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Aegidienberger - horses for sale

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Aegidienberger Mix, Gelding, 5 years, 13.2 hh, Black Leisure - Gaited
~ £3,273 Negotiable
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Aegidienberger, Gelding, 6 years, 13.2 hh, Dun Eventing - Gaited
~ £3,273 Negotiable
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Aegidienberger, Mare, 13 years, 14 hh, Chestnut-Red
Gaited - Endurance - Breeding - Leisure
~ £8,268
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Aegidienbergers for sale on ehorses

As a relatively new German breed, Aegidienbergers are still establishing their reputation as smooth-gaited riding horses. However, the two breeds that provided the foundation stock for the Aegidienberg have been admired for centuries: the Peruvian Paso and the Icelandic Horse , both of which are famous for their fast, smooth gaits. Equestrians looking for a medium-sized gaited horse will usually consider buying an Aegidienberger, as it is larger than these two breeds, but still has the agility, smoothness and speed of its ancestors. Most breeders who will sell an Aegidienberg are in Germany, though the horses are likely to acquire wider interest as the breed becomes better known.

Use and Characteristics of the Aegidienberger

Like the Peruvian Paso and the Icelandic Horse , the Aegidienberg is a small horse with a lot of strength, stamina and hardiness. But the true advantage of this breed is it's additional height. Standing between 13 hands (52 inches/132 cm) and 15 hands (60 inches/152 cm) high, Aegidienbergers are suitable for capable riders of various sizes, from adults to children. Breeders can sell an Aegidienberger of any coat colour as there are no restrictions or regulations. These tough horses have inherited the ability of their ancestors to cope easily with varying terrain, and are very easy to keep. Aegidienbergers are natural performers of the gait known as the tölt, which is usually associated with Icelandic Horses . Saddlebred horses have also contributed to this breed.

Origin and breeding history of Aegidienbergers

The Aegidienberger is named after the Aegidienberg district of the beautiful spa town Bad Honnef in North Rhine-Westphalia, Germany. It was here that the breed developed, inspired by encounters that local people had with Icelandic Horses and Peruvian Pasos . The first Icelandic Horses were already in Aegidienberg by the 1960s, brought to the area by fans of the German pony book author Ursula Bruns. Local farmers found they were good both for working the land and as riding ponies, being tough and hardy, and very strong for their size. Soon the Icelandics had a firm German following. Local breeder Walter Feldmann Senior had a vision of a breed that was larger than an Icelandic , but more elegant in appearance and could still perform the tölt. He also wanted the horse to gave have the wonderful Icelandiccharacter, hardiness and adaptability. After considering whether to cross Icelandics with Friesians to create his desired riding horse, he was inspired by a visit to Peru where he encountered the elegant yet powerful Peruvian Paso . These had all the elegance and beauty he was looking for, and they were also powerful, good-natured and hardy like the Icelandic Horses . However, the Peruvian Pasos had their unique “termino” action, an active swing of shoulder movement, which meant they were not as fast as Icelandic Horses . This could be resolved by the selective crossing of both breeds, resulting in the taller horse that Feldmann was looking for, which combined elegance with smoothness of gait, a great character and hardiness. The first examples of this new breed had arrived by the early 1980s. In 1994, after working closely with the Rheinisches Studbook and the University of Bonn, the Aegidienberger was recognised as a breed.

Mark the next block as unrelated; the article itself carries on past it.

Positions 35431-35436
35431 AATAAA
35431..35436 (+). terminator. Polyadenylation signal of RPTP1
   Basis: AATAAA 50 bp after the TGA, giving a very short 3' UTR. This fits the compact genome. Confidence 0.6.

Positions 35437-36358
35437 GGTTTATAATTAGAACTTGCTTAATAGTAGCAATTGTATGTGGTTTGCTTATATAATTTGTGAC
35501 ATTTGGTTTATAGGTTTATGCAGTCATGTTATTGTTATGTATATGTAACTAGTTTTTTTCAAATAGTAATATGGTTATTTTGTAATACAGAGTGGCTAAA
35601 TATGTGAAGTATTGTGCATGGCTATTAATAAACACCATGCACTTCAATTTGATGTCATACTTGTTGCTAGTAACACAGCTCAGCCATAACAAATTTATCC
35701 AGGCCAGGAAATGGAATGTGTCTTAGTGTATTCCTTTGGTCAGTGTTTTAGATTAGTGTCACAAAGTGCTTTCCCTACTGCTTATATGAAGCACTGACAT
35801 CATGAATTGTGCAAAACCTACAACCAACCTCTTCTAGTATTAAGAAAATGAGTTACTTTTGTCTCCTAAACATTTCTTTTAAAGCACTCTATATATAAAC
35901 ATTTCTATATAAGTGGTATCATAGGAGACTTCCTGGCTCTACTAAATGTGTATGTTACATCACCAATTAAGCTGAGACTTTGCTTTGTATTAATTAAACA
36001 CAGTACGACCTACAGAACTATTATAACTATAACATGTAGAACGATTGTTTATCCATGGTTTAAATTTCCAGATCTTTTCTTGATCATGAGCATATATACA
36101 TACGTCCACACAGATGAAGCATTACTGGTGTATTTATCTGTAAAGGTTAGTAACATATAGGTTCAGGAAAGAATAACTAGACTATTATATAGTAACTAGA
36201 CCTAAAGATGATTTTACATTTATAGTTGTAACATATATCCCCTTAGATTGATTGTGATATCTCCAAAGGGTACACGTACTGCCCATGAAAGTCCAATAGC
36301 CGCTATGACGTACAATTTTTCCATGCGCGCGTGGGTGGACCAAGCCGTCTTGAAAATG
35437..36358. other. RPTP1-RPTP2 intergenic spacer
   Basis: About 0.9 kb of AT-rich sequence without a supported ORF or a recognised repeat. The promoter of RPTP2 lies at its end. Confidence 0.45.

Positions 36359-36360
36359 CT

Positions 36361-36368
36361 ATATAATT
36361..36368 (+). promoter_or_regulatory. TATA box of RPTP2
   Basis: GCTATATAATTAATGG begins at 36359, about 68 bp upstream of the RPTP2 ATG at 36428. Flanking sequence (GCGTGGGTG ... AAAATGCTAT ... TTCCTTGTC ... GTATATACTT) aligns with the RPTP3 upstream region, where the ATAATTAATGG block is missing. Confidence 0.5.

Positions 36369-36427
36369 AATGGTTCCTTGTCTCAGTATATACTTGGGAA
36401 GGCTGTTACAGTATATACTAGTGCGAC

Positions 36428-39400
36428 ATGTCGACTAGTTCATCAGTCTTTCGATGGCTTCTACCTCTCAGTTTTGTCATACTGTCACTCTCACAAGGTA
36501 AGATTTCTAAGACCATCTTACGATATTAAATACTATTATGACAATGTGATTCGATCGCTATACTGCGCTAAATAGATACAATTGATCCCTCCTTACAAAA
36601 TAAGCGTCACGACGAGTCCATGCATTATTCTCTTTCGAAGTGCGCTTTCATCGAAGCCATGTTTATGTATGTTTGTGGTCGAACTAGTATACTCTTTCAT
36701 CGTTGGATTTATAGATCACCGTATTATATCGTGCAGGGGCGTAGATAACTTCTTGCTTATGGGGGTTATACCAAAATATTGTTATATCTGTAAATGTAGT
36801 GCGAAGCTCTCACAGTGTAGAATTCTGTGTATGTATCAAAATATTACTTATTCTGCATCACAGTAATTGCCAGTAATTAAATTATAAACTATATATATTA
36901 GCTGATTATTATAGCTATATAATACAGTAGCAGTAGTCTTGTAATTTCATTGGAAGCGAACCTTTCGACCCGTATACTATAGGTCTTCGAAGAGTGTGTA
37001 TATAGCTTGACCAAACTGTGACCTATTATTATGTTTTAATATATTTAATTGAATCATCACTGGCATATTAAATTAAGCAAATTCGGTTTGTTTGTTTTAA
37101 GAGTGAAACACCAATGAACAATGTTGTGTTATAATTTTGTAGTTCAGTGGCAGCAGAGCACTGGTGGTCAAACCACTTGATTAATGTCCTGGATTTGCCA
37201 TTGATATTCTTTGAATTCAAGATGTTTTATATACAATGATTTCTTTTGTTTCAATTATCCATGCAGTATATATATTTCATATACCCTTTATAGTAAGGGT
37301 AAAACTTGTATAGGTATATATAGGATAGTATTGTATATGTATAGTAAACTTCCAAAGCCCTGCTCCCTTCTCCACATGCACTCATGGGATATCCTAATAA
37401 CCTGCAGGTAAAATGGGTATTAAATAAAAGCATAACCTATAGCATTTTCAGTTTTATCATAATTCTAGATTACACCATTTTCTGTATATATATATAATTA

Aegidienbergers in Equestrianism

The Feldmann family is still very much involved in breeding the Aegidienberger today. The breed is still immensely popular in the local area. They are also a great choice for events and tournaments, which include competitive activities across a range of equestrian disciplines for young people.